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Sixty percent population facing famine

In a rare gesture towards the war torn Yemeni people, the victims of US supported Saudi Arabia led coalition’s ongoing bombing for more than two years, United Nations has warned that the catastrophic situation in the country is turning into a combination of the world’s worst humanitarian crisis.

The World Health Organization (WHO), UN Children’s Fund (UNICEF), and World Food Program (WFP) in a joint statement on Wednesday said that Yemen is grappling with “the world’s worst cholera outbreak in the midst of the world’s largest humanitarian crisis.”  

It further said that 400,000 cases of suspected cholera and nearly 1,900 associated deaths have been recorded in the last three months. Vital health, water and sanitation facilities have been crippled by more than two years of hostilities and created the ideal condition for diseases to spread, the statement added.

“The country is on the brink of famine, with over 60 per cent of the population not knowing where their next meal will come from. Nearly 2 million Yemeni children are acutely malnourished. Malnutrition makes them more susceptible to cholera; diseases create more malnutrition. A vicious combination,” the statement added.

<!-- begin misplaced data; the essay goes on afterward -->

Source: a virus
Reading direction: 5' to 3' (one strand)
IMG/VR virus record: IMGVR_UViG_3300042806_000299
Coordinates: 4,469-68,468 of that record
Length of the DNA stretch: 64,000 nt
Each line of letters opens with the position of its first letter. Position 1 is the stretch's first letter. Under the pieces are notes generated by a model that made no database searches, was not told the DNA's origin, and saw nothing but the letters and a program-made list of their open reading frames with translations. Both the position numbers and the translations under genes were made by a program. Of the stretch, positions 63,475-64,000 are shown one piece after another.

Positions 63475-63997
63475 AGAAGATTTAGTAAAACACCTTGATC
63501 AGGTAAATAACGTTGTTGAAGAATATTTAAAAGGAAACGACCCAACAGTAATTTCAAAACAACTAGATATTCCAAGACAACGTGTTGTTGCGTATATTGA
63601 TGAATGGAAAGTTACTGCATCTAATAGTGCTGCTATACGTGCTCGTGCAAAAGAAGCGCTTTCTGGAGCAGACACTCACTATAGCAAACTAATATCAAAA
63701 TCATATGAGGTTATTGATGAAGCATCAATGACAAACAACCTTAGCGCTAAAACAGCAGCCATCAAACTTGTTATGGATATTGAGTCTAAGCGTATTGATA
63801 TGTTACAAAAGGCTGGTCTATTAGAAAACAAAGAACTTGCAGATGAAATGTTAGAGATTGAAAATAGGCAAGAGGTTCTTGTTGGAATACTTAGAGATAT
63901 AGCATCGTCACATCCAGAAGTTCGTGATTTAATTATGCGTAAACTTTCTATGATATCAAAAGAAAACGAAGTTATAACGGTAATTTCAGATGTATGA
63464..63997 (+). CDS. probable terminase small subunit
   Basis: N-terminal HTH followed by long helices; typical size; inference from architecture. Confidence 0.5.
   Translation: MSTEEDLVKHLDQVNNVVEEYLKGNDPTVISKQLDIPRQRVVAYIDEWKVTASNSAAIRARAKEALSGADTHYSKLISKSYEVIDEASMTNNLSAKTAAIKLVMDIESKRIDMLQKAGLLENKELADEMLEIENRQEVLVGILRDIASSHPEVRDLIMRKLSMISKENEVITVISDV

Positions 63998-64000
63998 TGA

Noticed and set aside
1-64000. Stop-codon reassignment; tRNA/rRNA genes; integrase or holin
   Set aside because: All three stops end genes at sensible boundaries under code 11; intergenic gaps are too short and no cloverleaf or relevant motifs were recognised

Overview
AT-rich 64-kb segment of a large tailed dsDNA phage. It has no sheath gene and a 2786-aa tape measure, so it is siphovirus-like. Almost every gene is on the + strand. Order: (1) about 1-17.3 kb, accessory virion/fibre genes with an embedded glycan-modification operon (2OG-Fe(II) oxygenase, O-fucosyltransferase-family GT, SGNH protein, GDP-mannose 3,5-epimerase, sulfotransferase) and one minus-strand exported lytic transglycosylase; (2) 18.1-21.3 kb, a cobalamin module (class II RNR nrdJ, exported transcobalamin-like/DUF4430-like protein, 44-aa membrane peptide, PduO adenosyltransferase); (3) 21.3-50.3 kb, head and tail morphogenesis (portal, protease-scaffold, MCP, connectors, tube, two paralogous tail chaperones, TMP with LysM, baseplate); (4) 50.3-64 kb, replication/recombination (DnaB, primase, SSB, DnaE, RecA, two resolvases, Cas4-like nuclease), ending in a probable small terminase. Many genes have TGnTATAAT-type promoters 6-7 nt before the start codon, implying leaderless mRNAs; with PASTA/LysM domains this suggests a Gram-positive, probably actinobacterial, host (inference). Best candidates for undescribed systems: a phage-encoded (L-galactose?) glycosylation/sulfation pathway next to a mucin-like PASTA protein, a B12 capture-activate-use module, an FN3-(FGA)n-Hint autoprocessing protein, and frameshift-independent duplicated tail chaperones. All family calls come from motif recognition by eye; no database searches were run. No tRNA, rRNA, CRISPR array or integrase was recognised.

The Executive Directors of the WHO, UNICEF and WFP arrived in Yemen on Monday visiting the southern province of Aden and the capital Sana’a.

Meanwhile International Committee of the Red Cross (ICRC) has called on Western and regional countries to use their influence towards ending the Saudi led war on Yemen.

Peter Maurer, the President of ICRC, while visiting Sana’a, the Yemeni capital on Wednesday said, “Definitely we would hope that Western countries understand the deep crisis, the risk of this enormous crisis for international stability, for the stability of the region.”

He further said, “I came here to urge the international community to take action and step up its response to this outbreak, which is – let’s be very clear – a man-made outbreak. It’s largely the consequence of warfare and destruction of public services.”  

The ICRC President urged the Saudi Arabia’s authorities to allow delivery of the aid supplies through Sana’a airport, which is under Houthi Ansarullah movement control. He said that the country’s health system is in shambles, salaries have not been paid for at least ten months, rubbish is piling up in the streets and hospitals, water stations and other vital infrastructure have been attacked and destroyed by the Saudis.

Cholera infection first became epidemic in Yemen last October-December while the second outbreak began in late April this year.

According to Yemeni sources, the total death toll caused by Saudi led war against Yemen has crossed 12,000, including many women and children.

Saudi Arabia, along with some of its allies, has been pounding Yemen since March 2015 in a bid to undermine the Houthi Ansarullah movement and reinstate resigned President Abd Rabbuh Mansur Hadi, who is now living in Riyadh, the capital of Saudi Arabia.

The Saudi-led coalition receives US arms and logistical support. It includes Egypt, UAE, Bahrain , Kuwait and Jordan. The same groups of countries, except Kuwait, are now engaged in isolating Qatar.

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